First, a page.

Op-Ed by Guy Rehorst
A hundred years ago, buying locally-made goods was a necessity. Now, to “Buy Local” is a choice—and a statement. Manufacturers give us more options than ever for what to eat and drink, but only recently has there been a resurgence of distilleries in the U.S. In the last decade alone, the number has grown from a couple of dozen to nearly a thousand.
Attempting to open a beverage distillery in Wisconsin during the last century was largely an fruitless endeavor. In fact, the oldest distillery in the state has been open just over a decade. We don’t hear much these days about Wisconsin’s history of liquor production, but it was once booming. The industry and nearly all of its remnants were wiped out by the so-called “Noble Experiment,” or Prohibition.
But why not open distilleries in Wisconsin with our abundance of quality agricultural ingredients and easy access to fresh water? They did. Beginning in the early 1840s, settler Richard Owens led the way, operating a distillery from his brewery on the shores of Lake Michigan. From then until Prohibition, Milwaukee always had a handful.
One of the most notable, Meadow Springs Distillery, opened in the late 1880s in the Menomonee Valley, near 28th and St. Paul. Later it became known as National Distilling, and after it was forced out of the alcohol business, the company decided to produce and sell an ingredient used in their process—yeast. This became a household name, the brand Red Star.
The alcohol industry didn’t always have the best reputation—in fact, it brought some of its problems onto itself. There was the Whiskey Ring, a group of Midwestern distillers who conspired with revenue agents to withhold tax payments and bribe government officials in order to help fund President Grant’s re-election campaign. Grant was not charged, but his personal secretary was indicted (until Grant himself testified to the man’s innocence). This debacle resulted in several Milwaukee distillers going to prison. Then there were the “tied houses”—saloons that sold one supplier’s product exclusively, an anti-competition practice thought responsible for excessive consumption, due to the unscrupulous marketing tactics competing houses unleashed on the local market.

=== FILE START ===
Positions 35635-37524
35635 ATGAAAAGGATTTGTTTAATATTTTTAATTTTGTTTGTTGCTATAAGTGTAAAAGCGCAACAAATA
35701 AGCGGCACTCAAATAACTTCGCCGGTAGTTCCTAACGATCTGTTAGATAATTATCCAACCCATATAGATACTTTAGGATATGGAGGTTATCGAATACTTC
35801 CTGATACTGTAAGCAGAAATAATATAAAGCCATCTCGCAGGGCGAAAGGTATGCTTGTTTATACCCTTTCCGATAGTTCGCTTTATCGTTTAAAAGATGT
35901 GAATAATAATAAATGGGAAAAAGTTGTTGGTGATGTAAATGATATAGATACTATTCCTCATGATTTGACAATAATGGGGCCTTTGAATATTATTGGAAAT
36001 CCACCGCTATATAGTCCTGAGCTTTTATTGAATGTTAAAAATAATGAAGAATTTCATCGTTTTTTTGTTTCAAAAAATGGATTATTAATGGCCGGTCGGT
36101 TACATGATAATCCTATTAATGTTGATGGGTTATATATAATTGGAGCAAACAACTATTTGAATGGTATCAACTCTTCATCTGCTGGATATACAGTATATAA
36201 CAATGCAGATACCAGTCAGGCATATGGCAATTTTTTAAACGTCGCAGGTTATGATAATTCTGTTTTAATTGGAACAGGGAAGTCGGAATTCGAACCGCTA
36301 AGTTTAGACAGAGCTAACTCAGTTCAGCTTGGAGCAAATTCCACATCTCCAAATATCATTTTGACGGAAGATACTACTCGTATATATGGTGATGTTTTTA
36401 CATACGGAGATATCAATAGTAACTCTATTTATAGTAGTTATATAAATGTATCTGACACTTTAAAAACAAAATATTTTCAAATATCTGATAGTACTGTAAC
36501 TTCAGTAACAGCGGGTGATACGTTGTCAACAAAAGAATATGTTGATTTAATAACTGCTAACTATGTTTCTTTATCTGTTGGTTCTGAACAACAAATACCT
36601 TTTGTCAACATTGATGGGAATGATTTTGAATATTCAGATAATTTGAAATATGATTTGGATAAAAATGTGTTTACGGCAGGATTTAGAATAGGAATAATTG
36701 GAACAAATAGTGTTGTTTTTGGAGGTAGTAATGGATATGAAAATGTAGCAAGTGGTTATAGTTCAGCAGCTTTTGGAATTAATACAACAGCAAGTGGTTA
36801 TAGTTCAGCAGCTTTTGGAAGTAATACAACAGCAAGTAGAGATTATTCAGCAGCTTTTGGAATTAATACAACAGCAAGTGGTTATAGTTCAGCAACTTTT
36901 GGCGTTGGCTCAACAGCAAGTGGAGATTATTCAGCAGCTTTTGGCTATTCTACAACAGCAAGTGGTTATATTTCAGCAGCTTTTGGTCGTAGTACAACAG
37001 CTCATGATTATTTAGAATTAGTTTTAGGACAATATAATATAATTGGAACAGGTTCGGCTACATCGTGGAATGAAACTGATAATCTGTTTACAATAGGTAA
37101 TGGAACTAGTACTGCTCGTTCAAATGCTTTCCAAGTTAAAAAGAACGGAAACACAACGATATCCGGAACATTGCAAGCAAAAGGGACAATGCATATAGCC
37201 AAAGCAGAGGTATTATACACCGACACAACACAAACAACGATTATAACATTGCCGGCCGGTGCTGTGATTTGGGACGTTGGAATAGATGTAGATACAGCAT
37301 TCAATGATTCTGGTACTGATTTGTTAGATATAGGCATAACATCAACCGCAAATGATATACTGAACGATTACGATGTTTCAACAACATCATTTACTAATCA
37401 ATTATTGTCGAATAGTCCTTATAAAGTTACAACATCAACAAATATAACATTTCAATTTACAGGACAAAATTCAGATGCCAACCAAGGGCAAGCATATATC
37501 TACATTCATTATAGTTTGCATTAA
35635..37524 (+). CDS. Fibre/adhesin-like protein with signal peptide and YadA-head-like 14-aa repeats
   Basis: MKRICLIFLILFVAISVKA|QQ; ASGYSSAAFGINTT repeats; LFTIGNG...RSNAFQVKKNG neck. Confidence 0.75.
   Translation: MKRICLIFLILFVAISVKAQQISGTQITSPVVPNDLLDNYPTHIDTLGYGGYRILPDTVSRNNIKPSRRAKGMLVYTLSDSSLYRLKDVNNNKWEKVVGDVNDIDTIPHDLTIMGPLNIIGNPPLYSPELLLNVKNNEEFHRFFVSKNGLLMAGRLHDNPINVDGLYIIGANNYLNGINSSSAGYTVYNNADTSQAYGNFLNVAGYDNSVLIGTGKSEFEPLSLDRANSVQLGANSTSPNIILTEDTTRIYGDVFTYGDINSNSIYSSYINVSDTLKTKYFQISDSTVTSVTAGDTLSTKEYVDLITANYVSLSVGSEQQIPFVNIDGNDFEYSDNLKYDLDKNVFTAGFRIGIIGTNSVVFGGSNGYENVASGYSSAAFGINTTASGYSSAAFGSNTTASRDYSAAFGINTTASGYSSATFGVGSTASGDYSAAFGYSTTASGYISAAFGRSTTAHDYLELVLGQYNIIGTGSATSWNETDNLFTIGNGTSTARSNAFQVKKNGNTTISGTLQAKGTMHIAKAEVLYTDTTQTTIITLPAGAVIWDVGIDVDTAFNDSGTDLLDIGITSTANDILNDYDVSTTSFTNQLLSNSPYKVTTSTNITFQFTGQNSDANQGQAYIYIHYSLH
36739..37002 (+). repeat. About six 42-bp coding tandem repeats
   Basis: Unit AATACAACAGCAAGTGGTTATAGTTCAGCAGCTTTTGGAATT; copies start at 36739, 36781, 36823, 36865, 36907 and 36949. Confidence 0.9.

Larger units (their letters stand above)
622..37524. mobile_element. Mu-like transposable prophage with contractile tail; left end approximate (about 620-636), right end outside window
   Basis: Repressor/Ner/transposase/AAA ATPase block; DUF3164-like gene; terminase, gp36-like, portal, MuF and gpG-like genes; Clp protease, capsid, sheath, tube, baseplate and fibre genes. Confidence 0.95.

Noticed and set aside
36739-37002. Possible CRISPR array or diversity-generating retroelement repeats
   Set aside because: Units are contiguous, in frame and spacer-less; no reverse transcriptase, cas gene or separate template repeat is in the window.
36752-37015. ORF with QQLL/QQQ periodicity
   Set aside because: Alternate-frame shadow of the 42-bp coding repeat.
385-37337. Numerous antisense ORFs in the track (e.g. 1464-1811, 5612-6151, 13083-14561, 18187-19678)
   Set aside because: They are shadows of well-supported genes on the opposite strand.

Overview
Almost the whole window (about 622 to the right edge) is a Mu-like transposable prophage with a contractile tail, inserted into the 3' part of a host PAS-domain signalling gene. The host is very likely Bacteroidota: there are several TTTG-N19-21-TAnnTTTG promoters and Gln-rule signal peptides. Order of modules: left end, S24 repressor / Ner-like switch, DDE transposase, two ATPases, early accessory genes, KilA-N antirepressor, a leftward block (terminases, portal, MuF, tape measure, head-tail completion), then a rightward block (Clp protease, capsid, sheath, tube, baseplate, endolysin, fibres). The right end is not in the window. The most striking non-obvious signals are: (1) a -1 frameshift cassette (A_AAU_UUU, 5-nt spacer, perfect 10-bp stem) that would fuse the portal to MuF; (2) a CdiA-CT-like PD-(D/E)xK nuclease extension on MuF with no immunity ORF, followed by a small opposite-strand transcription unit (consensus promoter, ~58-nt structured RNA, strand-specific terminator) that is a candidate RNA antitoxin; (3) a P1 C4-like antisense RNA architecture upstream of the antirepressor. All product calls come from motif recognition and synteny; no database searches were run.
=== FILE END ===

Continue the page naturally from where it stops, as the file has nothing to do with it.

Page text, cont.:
The repeal of Prohibition in 1933 brought with it another slew of regulations on the alcohol industry. Some resulted in controls designed to help states ensure public safety as they saw fit. Many of these regulations are no longer relevant in today’s marketplace but are propped up by a handful of companies that benefit from them not changing.
Today, the sudden success of local distilleries has to do with several factors, including a resurgence in cocktail culture and the public’s growing appreciation of local and handcrafted goods. This interest has resulted in around 20 distilleries opening in Wisconsin. Local distillers use local ingredients and hire local people to produce and market our products. With the exception of a steep federal excise tax, the vast majority of dollars spent on our products stays in the local community.
Over the 11 years I’ve owned Great Lakes Distillery, I have seen failed attempts to increase excise taxes, and just this year, an attempt to strengthen Wisconsin’s already-Draconian franchise laws (which all but take away a distiller’s right to decide which wholesaler can sell their product). We have taken part in successfully pushing changes, including rewriting regulations to allow distilleries to sample and sell directly from the distillery, and most recently, to sample our products in retail liquor stores.
Despite these small political victories, there is a lot of work to be done. Shipping spirits to people who cannot find them locally is still illegal—although wine in many cases is legal to send. Excise taxes are considerably higher on spirits than beer or wine when all contain identical amounts of alcohol.
In fact, beer, wine and distilled spirits are all treated very differently by regulators. This is age-old ignorance, of the science behind alcohol production, and a persistent historical implication that beer and wine are somehow less harmful than spirits. Alcohol is alcohol, whether it is in beer, wine or spirits. Unfortunately, many don’t understand this—especially lawmakers beholden to industry lobbyists.
Despite all the antiquated regulatory hurdles, several other distillers I know and I, who have spent years experimenting and learning the craft of distilling, have begun to make a name for ourselves in this historic industry that primarily serves a local audience. It gives me great pleasure to say that with Great Lakes Distillery, Central Standard Distillery, Great Northern Distilling, Twisted Path Distilling, Yahara Bay Distillers, among others, Milwaukee consumers can enjoy a locally-crafted spirits option.
Guy Rehorst began Great Lakes Distillery in 2004. Since founding the distillery, he has been active in several successful legislative efforts to turn back outdated laws relating to alcohol production. Guy was a founding member of the Distilled Spirits Council of the United States (DISCUS) Craft Distillers Advisory Council. He currently serves as the DISCUS Small Distiller Advisory Midwest Regional Vice-Chair, as well as a member of the DISCUS Science Committee. Guy is also the President of the Wisconsin Distillers Guild.
Since its founding, Great Lakes Distillery’s products have been distributed in 26 states and have won dozens of awards, most notably a Double Gold at the San Francisco World Spirits Competition for their Rehorst Gin and Best American Blended Whisky at the World Whisky Awards in London for their Kinnickinnic Whiskey.